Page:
Saturday, January 29, 2011

Rick Casey's Last Word | January 28, 2011

"Federal judges, it is good to say, rarely are murdered in the United States.  It happened three weeks ago in Tucson when U.S. Chief District Judge John  Roll was among those murdered in an assassination attempt on Congresswoman Gabrielle Giffords.

In the entire 20th Century only one federal judge was assassinated. That was right here in San Antonio where federal Judge John Wood was murdered on his way to work one morning in 1979.

In Arizona, the day after the first court appearance of accused killer Jared Lee Loughner, a Tucson federal judge ruled all three Tucson judges had to recuse themselves from the case in order to avoid the appearance of bias.  The next day the chief of all 17 Arizona federal judges announced that none would preside over Loughner’s trial for the same reason.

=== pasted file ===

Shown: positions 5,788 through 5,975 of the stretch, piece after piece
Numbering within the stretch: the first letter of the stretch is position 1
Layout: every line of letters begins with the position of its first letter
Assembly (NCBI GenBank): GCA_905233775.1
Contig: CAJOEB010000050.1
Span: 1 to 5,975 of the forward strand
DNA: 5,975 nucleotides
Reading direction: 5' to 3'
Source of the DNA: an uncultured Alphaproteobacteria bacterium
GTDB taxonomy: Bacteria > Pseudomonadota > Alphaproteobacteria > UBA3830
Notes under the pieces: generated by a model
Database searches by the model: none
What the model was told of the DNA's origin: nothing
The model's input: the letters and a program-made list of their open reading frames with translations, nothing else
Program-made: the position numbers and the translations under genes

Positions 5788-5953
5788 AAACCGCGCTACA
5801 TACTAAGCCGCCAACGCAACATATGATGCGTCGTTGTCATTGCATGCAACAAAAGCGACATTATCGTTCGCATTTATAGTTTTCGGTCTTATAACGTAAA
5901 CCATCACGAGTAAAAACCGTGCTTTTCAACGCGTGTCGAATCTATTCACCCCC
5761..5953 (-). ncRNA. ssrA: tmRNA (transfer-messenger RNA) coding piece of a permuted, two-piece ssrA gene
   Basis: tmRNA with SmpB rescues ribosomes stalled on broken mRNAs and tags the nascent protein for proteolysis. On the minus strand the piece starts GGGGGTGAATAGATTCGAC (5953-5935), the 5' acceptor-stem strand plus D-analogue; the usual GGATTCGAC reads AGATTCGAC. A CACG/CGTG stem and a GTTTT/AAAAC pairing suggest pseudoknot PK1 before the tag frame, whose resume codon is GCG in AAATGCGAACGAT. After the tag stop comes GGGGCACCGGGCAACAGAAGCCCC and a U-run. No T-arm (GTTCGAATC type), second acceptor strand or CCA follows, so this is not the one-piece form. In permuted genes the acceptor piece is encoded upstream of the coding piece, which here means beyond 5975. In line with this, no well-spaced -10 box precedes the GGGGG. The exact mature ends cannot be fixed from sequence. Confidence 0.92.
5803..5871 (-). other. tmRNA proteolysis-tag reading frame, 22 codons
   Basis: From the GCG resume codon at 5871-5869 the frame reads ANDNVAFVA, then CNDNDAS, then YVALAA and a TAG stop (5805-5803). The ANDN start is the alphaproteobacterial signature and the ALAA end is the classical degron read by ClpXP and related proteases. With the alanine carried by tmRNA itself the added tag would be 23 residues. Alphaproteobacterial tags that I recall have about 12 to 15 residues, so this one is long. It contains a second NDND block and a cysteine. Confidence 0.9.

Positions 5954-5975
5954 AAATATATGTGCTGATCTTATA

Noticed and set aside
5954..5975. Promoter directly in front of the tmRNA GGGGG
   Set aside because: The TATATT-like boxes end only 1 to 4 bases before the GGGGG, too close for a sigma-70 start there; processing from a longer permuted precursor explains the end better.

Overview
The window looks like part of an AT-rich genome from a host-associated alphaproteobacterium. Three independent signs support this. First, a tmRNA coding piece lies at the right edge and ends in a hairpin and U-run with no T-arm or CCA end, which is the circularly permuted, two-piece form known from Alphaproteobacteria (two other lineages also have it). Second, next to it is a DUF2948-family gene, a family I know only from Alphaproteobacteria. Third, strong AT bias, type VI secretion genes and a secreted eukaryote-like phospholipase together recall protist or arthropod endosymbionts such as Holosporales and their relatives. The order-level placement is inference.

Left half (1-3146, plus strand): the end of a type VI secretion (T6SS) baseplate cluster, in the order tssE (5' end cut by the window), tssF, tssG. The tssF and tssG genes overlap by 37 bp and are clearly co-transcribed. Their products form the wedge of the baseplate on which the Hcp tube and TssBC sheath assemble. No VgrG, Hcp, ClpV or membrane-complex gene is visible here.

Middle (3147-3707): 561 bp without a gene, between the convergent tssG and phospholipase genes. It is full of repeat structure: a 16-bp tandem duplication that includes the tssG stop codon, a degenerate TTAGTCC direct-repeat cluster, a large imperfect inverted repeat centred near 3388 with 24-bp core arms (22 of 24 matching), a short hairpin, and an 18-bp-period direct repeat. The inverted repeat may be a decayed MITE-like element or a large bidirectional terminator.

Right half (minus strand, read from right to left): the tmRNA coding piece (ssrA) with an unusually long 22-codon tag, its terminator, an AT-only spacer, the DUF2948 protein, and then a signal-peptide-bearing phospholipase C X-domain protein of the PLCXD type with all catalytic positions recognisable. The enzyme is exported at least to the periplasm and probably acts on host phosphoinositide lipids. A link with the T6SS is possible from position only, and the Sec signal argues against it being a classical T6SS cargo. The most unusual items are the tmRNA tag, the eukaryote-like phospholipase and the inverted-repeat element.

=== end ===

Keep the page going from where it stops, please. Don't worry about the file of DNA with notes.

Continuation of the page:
That’s not the way we handled it in Texas. When Charles Harrelson, the father of actor Woody Harrelson, was tried in 1982 for the murder-for-hire of Judge Wood, the trial was presided over by Judge William Sessions.

Sessions not only was a colleague of Judge Wood in the San Antonio courthouse, but he was a pall bearer at Wood’s funeral.

What’s more, some jurors may have noticed during the three-month trial that they were walking daily into the John H. Wood Jr. United States Courthouse.

Now there’s little question that Charles Harrelson did the crime, for which he received two life sentences plus five years. He died four years ago in his cell at the SuperMax Prison in Colorado.

But doubts do linger to this day about the way the case was handled from the investigation through the prosecution, doubts enhanced by the failure of Texas judges to do what Arizona judges just did."

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